NEW YORK, NY.- DC Moore Gallery
opens an exhibition of Jane Wilson's Recent Paintings. The exhibition comprises landscapes painted in the last two years. In her recent work, Wilson focuses on seasons of the year, times of day, and moods of the weather inspired by the sky, sea, and land of the East End of Long Island. Wilson directs her energies to making the most ephemeral phenomena visible, capturing the effects of shimmering light, heavy air, oncoming night, and passing thunderstorms. Westfall contends that Wilson is painting at the height of her powers, creating sky paintings that are a perfect synthesis of abstraction and representation, field and tactile subject, the general and particular, process and memory. Westfall observes, Of all the painters whove painted wonderful skies (Tiepolo! Poussin!) very few have ever imparted such a visceral sense of the skys endlessly unfolding spatial theater.
Complementing the exhibition, "Jane Wilson: Horizons", the first comprehensive monograph documenting Wilsons career, is available at the gallery and through Merrell Publishers, London, in October 2009. The publication celebrates Wilsons sixty-year career, from her immersion in the vibrant New York art world of the 1950s and 1960s to her current approach to painting. The book is lavishly illustrated with over ninety paintings and features an illuminating essay by Elisabeth Sussman, Curator at the Whitney Museum of American Art. This beautiful publication is an exceptional tribute to Wilson and her many contributions to modern American painting.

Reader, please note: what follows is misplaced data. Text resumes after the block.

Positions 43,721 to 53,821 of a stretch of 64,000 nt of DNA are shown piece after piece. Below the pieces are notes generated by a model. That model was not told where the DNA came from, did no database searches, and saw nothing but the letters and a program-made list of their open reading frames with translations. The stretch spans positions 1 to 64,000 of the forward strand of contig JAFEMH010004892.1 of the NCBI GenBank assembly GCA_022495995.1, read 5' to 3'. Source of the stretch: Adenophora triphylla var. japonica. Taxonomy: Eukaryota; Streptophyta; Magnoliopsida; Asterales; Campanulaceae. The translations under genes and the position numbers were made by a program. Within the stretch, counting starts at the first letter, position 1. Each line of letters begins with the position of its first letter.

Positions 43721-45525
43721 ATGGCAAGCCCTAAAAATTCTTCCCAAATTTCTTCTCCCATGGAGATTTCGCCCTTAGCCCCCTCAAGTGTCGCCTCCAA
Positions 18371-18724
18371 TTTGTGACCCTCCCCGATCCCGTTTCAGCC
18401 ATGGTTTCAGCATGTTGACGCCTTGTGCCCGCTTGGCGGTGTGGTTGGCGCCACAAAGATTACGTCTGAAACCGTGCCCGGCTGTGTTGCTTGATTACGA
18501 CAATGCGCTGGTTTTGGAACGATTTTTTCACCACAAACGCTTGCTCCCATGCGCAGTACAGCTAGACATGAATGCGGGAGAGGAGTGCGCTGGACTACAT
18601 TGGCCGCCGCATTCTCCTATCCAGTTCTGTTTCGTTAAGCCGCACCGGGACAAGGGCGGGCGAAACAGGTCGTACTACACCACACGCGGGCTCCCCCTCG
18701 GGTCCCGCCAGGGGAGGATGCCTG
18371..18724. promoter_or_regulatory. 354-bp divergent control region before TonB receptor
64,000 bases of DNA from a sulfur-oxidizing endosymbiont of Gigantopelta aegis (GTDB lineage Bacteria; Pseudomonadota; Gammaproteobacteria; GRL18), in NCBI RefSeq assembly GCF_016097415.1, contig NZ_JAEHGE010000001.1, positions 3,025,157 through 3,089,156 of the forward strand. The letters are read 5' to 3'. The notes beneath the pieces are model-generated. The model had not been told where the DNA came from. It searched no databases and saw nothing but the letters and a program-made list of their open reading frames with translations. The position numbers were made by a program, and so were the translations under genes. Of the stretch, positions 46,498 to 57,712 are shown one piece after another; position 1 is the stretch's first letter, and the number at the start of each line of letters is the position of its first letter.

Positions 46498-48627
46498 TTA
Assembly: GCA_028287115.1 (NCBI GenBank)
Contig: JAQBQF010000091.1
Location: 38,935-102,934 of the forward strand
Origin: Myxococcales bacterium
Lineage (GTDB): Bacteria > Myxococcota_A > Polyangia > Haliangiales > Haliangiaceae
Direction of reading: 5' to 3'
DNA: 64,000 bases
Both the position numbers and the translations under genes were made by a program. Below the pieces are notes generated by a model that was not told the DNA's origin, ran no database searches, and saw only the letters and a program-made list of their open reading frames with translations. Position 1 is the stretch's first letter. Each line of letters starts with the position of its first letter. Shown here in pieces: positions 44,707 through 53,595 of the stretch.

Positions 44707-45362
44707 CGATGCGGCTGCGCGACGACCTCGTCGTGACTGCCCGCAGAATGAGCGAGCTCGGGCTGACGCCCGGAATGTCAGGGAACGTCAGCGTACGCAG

Wilson has been exhibiting steadily since 1953, when she was a founding member of the legendary Hansa Gallery on East 12th Street in New York City. At that time, she was working in an abstract expressionist mode, creating dynamic canvases that resonated with the energy of a defining moment in postwar American art. Currently, her work hovers between the tangible and the abstract. Paintings like "Drifting Sunshower" and "Clearing Sky" are luminous evocations that are nearly total renunciations of events other than events of the sky. They could just as easily be taken for abstract fields of pattern and color, yet the barest rudiments of land and sea, narrow bands at bottom that dissolve into the textures of light and clouds, create low horizons that are junctures of earth and sky. As Wilson has said, For me it was all about the substance of things without substance.
Wilson has received many honors and widespread recognition for her work, including election to the American Academy of Arts and Letters, New York. Her paintings are included in the collections of major museums across the country, including the Museum of Modern Art, Metropolitan Museum of Art, and Whitney Museum of American Art, New York; Hirshhorn Museum and Sculpture Garden, Washington, DC; Nelson-Atkins Museum of Art, Kansas City, Missouri; and San Francisco Museum of Modern Art, California.